The multinational attempt to list Lake Chad and its wetlands as a world heritage site has suffered a setback as the Chadian government has requested for the suspension of the process to pave way for oil exploration in the region.
According to a recent report by Mélanie Gouby of The Guardian, Chad’s Tourism And Culture minister in a leaked letter to the United Nation Educational, Scientific and Cultural Organisation (UNESCO) asked the body to “postpone the process of registering Lake Chad on the world heritage list”.
The Guardian added that the letter said the government “has signed production sharing agreements with certain oil companies whose allocated blocks affect the area of the nominated property”.
The postponement of the process is to allow the country to redefine and redesign the map to avoid any interference in the future.
Countries bordering the freshwater Lake located in the Sahelian zone of West-Central Africa at the conjunction of Chad, Cameroon, Nigeria and Niger Republic nominated Lake Chad to be a natural and cultural world heritage site.
“It comes as a blow to the other countries’ delegations, who had not been informed of Chad’s oil ambitions in the Lake Chad basin,” the Guardian said.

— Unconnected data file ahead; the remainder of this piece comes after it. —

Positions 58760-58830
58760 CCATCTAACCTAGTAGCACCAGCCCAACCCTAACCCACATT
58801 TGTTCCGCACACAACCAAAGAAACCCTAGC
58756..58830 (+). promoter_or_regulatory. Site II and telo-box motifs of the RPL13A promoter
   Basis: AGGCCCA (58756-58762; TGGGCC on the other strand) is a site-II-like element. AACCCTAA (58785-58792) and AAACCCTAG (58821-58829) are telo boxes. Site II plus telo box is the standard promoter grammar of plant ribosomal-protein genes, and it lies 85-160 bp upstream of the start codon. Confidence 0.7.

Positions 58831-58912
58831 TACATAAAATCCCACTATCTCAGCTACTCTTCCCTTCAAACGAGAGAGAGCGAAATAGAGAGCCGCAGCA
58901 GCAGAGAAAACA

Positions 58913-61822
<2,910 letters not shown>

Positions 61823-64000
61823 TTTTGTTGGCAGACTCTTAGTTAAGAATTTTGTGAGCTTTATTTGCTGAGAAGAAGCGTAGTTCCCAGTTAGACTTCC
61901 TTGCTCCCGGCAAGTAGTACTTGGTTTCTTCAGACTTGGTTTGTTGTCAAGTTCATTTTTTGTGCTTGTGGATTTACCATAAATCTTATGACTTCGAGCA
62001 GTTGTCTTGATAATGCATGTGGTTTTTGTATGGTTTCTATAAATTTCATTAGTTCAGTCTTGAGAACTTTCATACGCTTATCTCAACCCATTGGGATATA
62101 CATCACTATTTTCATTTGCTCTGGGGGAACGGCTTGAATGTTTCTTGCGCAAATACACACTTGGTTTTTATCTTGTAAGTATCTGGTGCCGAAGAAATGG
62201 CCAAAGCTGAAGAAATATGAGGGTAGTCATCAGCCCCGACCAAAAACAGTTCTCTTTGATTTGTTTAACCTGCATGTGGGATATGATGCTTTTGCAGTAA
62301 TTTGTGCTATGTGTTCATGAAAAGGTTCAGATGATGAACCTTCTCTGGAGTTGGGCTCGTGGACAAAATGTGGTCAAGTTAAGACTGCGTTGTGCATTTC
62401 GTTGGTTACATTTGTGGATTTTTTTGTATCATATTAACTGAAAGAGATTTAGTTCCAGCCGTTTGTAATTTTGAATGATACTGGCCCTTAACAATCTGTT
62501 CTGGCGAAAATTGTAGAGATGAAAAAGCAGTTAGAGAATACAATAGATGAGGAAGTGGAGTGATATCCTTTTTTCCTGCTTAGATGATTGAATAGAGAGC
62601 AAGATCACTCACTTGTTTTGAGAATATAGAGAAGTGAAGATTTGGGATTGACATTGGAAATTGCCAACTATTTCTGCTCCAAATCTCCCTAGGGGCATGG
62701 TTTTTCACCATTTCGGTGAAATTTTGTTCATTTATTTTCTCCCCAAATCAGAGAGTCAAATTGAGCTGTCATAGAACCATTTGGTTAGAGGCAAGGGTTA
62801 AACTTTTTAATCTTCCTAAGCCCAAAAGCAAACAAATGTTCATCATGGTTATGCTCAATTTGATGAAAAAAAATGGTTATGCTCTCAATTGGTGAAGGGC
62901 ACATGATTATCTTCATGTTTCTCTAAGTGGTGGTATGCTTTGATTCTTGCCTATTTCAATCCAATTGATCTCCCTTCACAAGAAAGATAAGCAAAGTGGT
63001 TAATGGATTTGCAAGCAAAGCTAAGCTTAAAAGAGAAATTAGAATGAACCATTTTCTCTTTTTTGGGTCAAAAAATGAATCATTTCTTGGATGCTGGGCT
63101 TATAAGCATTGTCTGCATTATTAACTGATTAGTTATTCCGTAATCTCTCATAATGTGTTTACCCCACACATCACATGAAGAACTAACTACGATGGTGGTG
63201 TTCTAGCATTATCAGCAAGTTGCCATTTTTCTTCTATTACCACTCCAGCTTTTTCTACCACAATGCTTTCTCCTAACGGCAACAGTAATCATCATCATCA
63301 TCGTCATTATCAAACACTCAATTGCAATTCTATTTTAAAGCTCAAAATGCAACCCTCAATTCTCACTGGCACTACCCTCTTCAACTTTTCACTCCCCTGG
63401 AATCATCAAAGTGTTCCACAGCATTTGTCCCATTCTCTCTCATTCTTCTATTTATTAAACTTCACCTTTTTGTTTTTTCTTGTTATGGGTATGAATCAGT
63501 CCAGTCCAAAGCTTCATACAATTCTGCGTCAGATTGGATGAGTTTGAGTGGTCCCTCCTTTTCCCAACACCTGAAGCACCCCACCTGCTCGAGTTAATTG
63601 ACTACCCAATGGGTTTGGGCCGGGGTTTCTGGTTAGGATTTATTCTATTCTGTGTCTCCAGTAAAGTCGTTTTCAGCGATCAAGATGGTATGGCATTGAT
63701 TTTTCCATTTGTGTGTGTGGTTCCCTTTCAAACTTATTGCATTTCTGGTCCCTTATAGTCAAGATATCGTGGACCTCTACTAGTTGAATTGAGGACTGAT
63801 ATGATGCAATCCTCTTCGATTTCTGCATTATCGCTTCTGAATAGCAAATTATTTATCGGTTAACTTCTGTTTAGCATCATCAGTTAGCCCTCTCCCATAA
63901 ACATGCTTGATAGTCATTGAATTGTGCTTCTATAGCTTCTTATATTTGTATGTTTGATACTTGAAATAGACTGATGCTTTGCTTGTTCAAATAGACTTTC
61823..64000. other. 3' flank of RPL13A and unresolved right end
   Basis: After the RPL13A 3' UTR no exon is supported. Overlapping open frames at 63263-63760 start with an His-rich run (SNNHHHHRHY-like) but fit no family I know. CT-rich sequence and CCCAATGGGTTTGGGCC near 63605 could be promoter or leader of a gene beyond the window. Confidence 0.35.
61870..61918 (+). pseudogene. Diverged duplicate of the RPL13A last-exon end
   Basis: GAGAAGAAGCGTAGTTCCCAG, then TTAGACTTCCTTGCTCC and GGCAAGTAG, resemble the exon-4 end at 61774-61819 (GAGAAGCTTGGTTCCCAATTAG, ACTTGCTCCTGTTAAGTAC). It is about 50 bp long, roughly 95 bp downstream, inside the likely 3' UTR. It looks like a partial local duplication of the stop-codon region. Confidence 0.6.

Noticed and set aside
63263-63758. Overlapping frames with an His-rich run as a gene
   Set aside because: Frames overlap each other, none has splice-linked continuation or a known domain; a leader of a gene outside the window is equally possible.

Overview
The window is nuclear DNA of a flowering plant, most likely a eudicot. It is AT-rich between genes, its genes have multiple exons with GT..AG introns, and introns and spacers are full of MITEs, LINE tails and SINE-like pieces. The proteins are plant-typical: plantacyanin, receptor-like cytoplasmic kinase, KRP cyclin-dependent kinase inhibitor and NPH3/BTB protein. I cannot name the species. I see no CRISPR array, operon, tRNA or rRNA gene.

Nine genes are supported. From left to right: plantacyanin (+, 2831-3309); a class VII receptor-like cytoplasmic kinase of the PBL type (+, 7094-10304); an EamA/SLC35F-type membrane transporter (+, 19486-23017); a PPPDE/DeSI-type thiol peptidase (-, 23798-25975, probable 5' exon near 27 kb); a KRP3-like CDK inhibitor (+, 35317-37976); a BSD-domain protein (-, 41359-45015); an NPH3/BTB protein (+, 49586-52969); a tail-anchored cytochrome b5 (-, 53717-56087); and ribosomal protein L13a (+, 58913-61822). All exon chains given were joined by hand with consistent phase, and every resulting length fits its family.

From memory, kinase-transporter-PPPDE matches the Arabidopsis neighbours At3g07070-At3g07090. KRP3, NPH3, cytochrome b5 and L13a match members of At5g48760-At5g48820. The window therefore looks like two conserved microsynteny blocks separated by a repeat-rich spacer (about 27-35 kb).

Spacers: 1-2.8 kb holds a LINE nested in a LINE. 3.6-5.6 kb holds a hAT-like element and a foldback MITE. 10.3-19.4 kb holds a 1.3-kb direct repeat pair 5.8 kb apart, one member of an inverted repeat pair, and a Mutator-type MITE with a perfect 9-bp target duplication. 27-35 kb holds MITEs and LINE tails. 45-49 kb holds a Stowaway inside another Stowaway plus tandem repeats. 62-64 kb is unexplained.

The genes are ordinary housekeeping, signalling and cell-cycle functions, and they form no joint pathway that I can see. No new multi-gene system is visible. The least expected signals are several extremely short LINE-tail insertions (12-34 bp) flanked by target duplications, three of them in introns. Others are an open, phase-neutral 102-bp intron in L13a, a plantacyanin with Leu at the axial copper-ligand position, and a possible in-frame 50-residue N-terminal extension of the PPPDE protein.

Berlin-based think tank Adelphi in a report revealed that severe drought in the 1970s and 80s shrank the lake from 25,000sq/km to 2,000sq/km in the 1990.
However, the lake has increased to 14,00sq/km in the past two decades and remains relatively stable. A similar finding was highlighted during the application process.
The Guardian reported that the process had led to the confirmation that the size of the lake had been increasing in recent years, dispelling the myth of a disappearing lake.
“We worked two years to put together the application and we had never heard about this before,” Alice Biada of Cameroon’s Arts And Culture Ministry told The Guardian.
A spokesperson for UNESCO World Heritage Site Centre told The Guardian,
“It is important to recall that the goal of the inscription of a site on the world heritage list is to ensure the conservation of its outstanding universal value for future generations.
“If Chad decides to go ahead with oil exploitation, the process would have to be cancelled altogether.”
It is unclear what the impact of the unilateral move by authorities in Chad on development and security cooperation in the region would be.
Oil extraction from the Nigerian side of the Lake has been unrealistic due to several reasons, including a focus on the country’s oil-producing Niger Delta region and the ongoing insurgency in the Northeast region.
In July, 2017, members of an oil prospecting team hired by the state oil firm, Nigerian National Petroleum Corporation, was attacked by Boko Haram insurgents. The team was contracted to carry out research on oil exploration activities in the Lake Chad Basin.
Violence in the region has killed more than 30,000 people and displaced about two million people since 2009 when Boko Haram first launched an uprising against Nigeria.